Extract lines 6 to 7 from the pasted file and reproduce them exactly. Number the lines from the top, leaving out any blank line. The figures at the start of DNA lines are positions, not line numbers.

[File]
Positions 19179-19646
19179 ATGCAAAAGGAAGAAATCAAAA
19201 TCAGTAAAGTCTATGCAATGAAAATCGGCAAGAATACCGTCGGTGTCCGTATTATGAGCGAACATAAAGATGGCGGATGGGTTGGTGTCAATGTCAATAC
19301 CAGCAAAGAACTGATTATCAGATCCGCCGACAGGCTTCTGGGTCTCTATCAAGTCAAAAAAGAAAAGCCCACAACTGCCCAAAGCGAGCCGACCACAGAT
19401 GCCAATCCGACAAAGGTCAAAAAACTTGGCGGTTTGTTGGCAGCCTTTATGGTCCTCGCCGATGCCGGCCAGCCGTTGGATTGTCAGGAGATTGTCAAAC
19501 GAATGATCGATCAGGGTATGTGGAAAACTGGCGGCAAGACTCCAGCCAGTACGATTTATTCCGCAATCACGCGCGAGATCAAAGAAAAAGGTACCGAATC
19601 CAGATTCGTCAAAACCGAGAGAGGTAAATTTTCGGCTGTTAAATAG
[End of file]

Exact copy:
19501 GAATGATCGATCAGGGTATGTGGAAAACTGGCGGCAAGACTCCAGCCAGTACGATTTATTCCGCAATCACGCGCGAGATCAAAGAAAAAGGTACCGAATC
19601 CAGATTCGTCAAAACCGAGAGAGGTAAATTTTCGGCTGTTAAATAG